C. R. Hagen

Carl Richard Hagen (/ˈhɡən/; born 2 February 1937) is a professor of particle physics at the University of Rochester. He is most noted for his contributions to the Standard Model and Symmetry breaking as well as the 1964 co-discovery of the Higgs mechanism and Higgs boson with Gerald Guralnik and Tom Kibble (GHK). As part of Physical Review Letters 50th anniversary celebration, the journal recognized this discovery as one of the milestone papers in PRL history. While widely considered to have authored the most complete of the early papers on the Higgs theory, GHK were controversially not included in the 2013 Nobel Prize in Physics.

In 2010, Hagen was awarded The American Physical Society's J. J. Sakurai Prize for Theoretical Particle Physics for the "elucidation of the properties of spontaneous symmetry breaking in four-dimensional relativistic gauge theory and of the mechanism for the consistent generation of vector boson masses".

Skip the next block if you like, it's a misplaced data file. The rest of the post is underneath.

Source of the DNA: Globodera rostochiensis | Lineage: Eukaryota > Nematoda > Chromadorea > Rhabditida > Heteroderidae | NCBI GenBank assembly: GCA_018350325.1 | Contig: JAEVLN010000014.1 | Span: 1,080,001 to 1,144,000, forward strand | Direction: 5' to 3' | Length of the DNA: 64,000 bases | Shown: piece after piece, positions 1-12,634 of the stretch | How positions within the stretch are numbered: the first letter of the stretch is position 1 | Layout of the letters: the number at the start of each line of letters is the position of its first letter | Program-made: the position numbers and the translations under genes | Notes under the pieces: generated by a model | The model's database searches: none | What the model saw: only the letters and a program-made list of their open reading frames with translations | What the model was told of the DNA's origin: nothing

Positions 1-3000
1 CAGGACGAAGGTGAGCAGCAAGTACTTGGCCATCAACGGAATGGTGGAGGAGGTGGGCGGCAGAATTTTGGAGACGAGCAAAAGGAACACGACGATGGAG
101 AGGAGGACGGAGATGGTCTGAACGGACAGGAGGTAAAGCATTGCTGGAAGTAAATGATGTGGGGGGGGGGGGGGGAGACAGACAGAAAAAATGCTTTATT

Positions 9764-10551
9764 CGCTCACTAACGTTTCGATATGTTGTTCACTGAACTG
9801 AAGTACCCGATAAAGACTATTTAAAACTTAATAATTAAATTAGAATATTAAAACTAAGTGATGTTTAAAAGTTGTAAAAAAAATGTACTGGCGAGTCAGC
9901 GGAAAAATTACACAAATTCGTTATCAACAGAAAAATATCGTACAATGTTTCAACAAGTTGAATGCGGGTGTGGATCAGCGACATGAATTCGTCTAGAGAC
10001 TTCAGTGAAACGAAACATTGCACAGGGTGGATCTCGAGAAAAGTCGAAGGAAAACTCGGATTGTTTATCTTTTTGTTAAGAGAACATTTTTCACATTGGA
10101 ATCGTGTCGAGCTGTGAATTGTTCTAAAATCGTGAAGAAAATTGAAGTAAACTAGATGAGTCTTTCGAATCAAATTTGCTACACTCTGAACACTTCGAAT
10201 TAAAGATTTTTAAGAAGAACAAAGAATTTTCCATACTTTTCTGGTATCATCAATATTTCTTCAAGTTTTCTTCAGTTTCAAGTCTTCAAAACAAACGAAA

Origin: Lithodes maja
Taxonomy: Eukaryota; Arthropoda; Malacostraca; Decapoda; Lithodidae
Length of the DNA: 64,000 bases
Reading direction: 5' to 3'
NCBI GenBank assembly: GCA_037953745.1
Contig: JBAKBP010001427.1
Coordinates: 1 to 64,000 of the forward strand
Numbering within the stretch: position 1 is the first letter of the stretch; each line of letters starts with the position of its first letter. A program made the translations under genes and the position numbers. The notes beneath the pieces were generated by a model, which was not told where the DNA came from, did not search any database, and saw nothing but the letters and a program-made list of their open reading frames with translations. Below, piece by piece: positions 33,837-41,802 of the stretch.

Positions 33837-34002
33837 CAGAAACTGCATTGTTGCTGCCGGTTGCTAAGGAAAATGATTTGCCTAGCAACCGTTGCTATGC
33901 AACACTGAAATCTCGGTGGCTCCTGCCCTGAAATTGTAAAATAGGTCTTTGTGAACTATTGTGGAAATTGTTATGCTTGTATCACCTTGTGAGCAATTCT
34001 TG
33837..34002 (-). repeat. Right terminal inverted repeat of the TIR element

Professor Hagen's research interests are in the field of theoretical high-energy physics, primarily in the area of quantum field theory. This includes the formulation and quantization of higher spin field theories within the context of Galilean relativity as well as that of Special relativity. Work in recent years has been concerned with such topics as the soluble two-dimensional theories, Chern–Simons field theory, the Aharonov–Bohm effect, and the Casimir effect. In 2015, Hagen authored a paper that found the classic 17th century Wallis formula for π while calculating energy levels of the Hydrogen atom – the first paper to derive π from physics and quantum mechanics.

Born and raised in Chicago, Hagen received his B.S., M.S., and Ph.D. in physics from the Massachusetts Institute of Technology. At MIT, his doctoral thesis topic was in quantum electrodynamics. He has been a professor of physics at the University of Rochester since 1963. Professor Hagen won the Award for Excellence in Teaching, Department of Physics and Astronomy, University of Rochester twice (in 1996 and 1999). Hagen is a Fellow of the American Physical Society and was named Outstanding Referee by APS in 2008. Valparaiso University awarded Hagen the degree Honorary Doctor of Science in 2012 for his significant contributions to particle physics and the theory of mass generation.

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